According to the historian Mohamed Zniber: “In his dispute with the Moors of Rabat, who quickly developed into armed conflict, Ayyachi accused them of having betrayed the cause of Islam during the siege of the Mamora and offered their services to King Spain, which was not entirely false. Based in Salé-le-Vieux, Al-Ayachi leads the jihad against the Spaniards by starting the maritime race with the Moorish arrivals and with the help of the English. He succeeded in reconquering the Mamora and extended his power to Taza.
In April 1627, Al Ayachi attacked Salé (Salé-le-Vieux and Salé-le-neuf), which he seized and transformed into his principality, later becoming independent governor of the Republic of Salé. A month later John Harrison signed a treaty with him and began a diplomatic relationship with the political entity. Al-Ayachi sends his representatives (probably renegades) to the court of King Charles I of England: Mohammed Bensaid (Lopez de Zapar) in 1627, Ahmed Naravaez in the same year and Mohammed Clafishou in 1629.
On April 30, 1641, Al-Ayachi was assassinated during intestine quarrels which tear apart the ephemeral corsair republic. The marabouts of Dila, near Khénifra, became masters of the thalassocracy after defeating the Saadi chérif and the supporters of the late marabout of Salé.
His home is on the site of the present school of Mekki Alaoui.
Haj Ali ben ahmed Zniber:
Haj Ali Zniber (1844-1914) of his full name Ali ben Ahmed ben Abd-el-Qadir Zniber Lettam, is a Moroccan writer, poet and nationalist. He is known, with Haj Abdellah Bensaid, for presenting the first constitution for the improvement of the Moroccan political situation in 1904: Safeguarding independence and refusal of colonial manipulation.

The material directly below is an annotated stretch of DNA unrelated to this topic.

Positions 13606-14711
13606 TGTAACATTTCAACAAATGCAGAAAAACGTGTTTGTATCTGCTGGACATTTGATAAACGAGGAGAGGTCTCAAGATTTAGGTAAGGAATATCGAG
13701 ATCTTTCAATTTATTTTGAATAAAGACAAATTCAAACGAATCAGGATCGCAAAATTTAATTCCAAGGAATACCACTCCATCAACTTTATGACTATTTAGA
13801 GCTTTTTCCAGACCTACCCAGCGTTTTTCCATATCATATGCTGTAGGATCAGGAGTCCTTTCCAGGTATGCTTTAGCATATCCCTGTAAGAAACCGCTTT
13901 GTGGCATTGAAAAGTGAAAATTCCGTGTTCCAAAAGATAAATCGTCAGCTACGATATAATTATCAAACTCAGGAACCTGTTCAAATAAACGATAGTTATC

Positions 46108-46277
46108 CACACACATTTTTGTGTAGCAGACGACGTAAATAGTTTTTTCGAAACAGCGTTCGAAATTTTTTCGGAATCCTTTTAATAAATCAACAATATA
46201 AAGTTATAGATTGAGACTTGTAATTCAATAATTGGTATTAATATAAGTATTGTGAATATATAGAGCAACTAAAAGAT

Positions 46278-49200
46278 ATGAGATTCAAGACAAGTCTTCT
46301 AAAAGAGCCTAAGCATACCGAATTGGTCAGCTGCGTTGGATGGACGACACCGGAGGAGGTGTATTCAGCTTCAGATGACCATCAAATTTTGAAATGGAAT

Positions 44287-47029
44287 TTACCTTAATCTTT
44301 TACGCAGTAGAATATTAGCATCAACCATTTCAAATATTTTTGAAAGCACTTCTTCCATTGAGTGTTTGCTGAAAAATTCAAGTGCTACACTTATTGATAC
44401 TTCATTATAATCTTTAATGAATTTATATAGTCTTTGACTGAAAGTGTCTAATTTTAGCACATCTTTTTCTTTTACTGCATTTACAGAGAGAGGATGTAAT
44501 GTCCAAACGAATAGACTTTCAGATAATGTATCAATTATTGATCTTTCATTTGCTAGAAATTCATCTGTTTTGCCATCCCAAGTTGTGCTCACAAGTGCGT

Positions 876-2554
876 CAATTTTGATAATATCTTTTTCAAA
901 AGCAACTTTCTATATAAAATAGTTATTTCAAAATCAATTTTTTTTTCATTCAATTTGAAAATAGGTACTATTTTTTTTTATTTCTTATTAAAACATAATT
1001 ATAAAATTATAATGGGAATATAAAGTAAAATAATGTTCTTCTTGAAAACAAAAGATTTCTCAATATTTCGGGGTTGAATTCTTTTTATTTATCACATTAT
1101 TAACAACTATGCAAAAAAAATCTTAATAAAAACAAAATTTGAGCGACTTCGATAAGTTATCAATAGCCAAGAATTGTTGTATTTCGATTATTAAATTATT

After traveling to the Middle East to make the pilgrimage to Mecca, Hajj Ali settled in Egypt where he lived on the import-export trade and where he will have the opportunity to know at the same time the Egyptian scholars of his time. His 23 years in Egypt allow him to draw inspiration from the constitutional ideas of the Middle East to theorize some political reforms where he opposes colonization and militates for the preservation of independence. He had early realized the danger of French colonialism and provided a series of counsels to Sultan Moulay Abdelaziz.
He also submitted to the Sovereign Moulay Youssef a draft Constitution. The Sbihi Library in Salé contains several manuscript documents written by the person concerned.
After returning to Morocco, while remaining in contact with the Slaouis savants, he settled in Tangier where he met the Ministry of Foreign Affairs and then in Fez where he deals with the printing and distribution of Moroccan presses and publishes some works. After his proposal of the constitution before the Sultan, Hajj Ali Zniber insists on the protection of the national identity by protecting the Arabic language.